Low or No Down Payment
For a conventional mortgage, you typically need to put down 10% to 20% of the home’s purchase price as a down payment. It can be difficult to save that much money, which is why VA loans are advantageous. Your lender may not require any down payment at all, making it much easier to buy your own home.
No Private Mortgage Insurance
If you get a conventional loan and put down less than 20%, you typically have to pay private mortgage insurance (PMI), which increases your monthly mortgage payment and makes it more expensive to purchase a home. With a VA loan, you don’t have to pay PMI, saving you money and making it easier to buy your dream home.
To qualify for a VA loan, you must meet minimum active-duty service requirements. If you’re currently in the Armed Forces, you meet this requirement if you’ve served on active duty for at least 90 continuous days. For veterans, the active-duty requirement depends on when you completed your service. For example, if you served after the Korean War and before the Vietnam War (February 1, 1955, to August 4, 1964), you meet the requirement if you served for 181 continuous days or less than 181 days if you were discharged early due to a service-connected disability.
National Guard members may also qualify for VA loans. If you’ve served at least 90 days of active duty between August 2, 1990, and today, you meet the service requirement. For service during any other time period, you meet the active-duty requirement if any of the following apply:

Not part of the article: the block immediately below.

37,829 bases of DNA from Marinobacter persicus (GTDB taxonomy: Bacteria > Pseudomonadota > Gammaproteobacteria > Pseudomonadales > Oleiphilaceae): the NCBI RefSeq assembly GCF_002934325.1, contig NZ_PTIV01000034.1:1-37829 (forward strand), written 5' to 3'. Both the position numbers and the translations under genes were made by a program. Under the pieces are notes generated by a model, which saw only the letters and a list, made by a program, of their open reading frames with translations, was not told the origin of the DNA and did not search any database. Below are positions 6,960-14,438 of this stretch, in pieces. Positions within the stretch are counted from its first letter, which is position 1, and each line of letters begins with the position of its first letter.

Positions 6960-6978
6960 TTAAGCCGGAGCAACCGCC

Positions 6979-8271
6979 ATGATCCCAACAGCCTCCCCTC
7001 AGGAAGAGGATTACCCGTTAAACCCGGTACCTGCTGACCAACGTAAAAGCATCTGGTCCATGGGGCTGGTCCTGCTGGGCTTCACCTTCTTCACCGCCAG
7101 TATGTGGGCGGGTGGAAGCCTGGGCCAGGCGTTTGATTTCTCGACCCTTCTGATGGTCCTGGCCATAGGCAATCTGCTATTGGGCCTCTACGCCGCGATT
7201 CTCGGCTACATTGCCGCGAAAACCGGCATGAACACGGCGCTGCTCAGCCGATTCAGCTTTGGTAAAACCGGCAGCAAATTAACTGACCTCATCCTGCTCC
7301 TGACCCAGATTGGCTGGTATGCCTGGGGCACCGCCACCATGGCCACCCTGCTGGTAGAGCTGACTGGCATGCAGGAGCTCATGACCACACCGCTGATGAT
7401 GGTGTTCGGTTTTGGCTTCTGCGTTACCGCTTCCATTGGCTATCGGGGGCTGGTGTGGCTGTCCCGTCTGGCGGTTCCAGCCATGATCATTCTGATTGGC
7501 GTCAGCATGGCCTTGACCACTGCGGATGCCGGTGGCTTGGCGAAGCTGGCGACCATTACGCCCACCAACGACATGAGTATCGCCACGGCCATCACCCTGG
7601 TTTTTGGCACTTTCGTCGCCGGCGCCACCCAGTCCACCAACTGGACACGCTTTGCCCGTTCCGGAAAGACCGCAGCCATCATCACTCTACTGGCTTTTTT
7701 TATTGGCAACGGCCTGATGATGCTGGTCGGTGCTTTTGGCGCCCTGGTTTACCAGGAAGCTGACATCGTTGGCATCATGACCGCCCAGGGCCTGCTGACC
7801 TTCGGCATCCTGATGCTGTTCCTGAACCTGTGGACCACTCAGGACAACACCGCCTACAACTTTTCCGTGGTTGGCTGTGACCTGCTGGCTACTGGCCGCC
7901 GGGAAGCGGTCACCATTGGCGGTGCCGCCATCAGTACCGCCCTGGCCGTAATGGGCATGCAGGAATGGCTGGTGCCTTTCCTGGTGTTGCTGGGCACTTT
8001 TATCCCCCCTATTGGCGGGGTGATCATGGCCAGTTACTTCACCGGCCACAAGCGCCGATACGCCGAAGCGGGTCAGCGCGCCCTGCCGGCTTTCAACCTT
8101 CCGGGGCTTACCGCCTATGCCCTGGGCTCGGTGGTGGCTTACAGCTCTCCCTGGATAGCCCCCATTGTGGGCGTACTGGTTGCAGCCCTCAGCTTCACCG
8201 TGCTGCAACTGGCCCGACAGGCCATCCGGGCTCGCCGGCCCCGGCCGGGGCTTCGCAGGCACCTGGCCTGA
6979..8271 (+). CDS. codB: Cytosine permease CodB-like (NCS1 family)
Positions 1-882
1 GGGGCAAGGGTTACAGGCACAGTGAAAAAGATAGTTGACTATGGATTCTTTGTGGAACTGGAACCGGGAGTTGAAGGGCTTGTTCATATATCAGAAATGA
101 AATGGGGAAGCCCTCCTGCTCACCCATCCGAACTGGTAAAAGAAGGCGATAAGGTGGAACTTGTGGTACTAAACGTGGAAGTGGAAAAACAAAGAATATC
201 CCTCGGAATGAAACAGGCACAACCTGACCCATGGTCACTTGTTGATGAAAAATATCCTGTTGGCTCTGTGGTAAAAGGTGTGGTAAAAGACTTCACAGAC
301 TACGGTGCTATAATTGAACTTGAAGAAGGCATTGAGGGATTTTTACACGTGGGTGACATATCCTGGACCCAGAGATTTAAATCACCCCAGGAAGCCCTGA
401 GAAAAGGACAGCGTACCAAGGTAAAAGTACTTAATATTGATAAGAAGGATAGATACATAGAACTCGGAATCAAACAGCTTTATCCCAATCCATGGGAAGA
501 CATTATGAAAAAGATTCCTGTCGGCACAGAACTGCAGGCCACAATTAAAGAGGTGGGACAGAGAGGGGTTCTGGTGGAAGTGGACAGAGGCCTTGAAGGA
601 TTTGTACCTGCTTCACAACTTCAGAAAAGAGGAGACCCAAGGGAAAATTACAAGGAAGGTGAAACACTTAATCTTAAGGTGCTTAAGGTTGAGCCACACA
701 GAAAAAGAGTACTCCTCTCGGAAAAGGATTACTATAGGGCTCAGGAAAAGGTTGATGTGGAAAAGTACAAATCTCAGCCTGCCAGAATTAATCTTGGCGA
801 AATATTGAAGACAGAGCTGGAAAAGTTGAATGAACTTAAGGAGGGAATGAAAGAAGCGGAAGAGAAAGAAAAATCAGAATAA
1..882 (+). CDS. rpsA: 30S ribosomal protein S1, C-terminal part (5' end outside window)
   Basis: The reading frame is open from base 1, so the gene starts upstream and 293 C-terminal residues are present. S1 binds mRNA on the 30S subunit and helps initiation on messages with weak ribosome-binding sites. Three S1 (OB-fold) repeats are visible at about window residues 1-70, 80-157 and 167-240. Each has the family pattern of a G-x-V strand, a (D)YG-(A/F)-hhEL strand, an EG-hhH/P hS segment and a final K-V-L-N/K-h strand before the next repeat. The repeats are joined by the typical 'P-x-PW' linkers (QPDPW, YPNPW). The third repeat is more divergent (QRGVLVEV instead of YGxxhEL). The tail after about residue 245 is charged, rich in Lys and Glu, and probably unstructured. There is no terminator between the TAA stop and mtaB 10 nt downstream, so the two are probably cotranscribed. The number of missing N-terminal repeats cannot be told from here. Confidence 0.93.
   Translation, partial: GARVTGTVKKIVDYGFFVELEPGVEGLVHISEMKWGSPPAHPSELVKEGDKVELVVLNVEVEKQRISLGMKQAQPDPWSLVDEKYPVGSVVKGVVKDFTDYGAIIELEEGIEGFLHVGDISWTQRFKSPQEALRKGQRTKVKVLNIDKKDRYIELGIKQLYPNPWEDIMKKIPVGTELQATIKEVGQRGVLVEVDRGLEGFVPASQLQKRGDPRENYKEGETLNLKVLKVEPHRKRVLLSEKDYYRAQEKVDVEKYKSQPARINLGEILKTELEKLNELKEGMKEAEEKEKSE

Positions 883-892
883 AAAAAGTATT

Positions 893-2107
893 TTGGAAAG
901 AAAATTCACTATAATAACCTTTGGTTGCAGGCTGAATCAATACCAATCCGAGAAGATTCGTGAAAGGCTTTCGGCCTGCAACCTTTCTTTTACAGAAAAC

- You completed a total of 90 days of active duty, with at least 30 of those days in continuous service.
- You completed at least 90 days of non-training, active-duty service.
- You spent at least six creditable years in the National Guard and were retired or honorably discharged.
The VA Loan Application Process
Follow these steps to apply for a VA loan:
- Obtain a certificate of eligibility (COE), which provides proof that you meet the active-duty service requirements.
- Choose a lender and fill out the loan application. Try to get approved so that sellers take you seriously when you make an offer.
- Find a home that meets the minimum property requirements established by the VA.
- Submit an offer. If the seller accepts, you’ll go under contract.
- Schedule an appraisal.
- Go through the underwriting process. This process ensures that you meet your lender’s financial eligibility requirements.
- Close the sale. During the closing, you’ll sign all the papers and arrange to have the property transferred into your name.
Additional Benefits for Disabled Veterans
If you have a service-connected disability, you may qualify for additional benefits, such as:
- Access to grant funds to build a home or modify an existing home to accommodate your needs
- Exemption from VA funding fees
- Property tax exemptions
- Access to grant funds to modify a property to make it easier to navigate
Choose Your Loan Carefully
Whether you are an active duty member or a veteran, you may qualify for the VA Home Loan. Applicants that do could enjoy low-cost mortgages, reduced interest, low down payment, and more. VA loans have many benefits, but it’s important to shop around for a mortgage with the most favorable terms based on your current situation.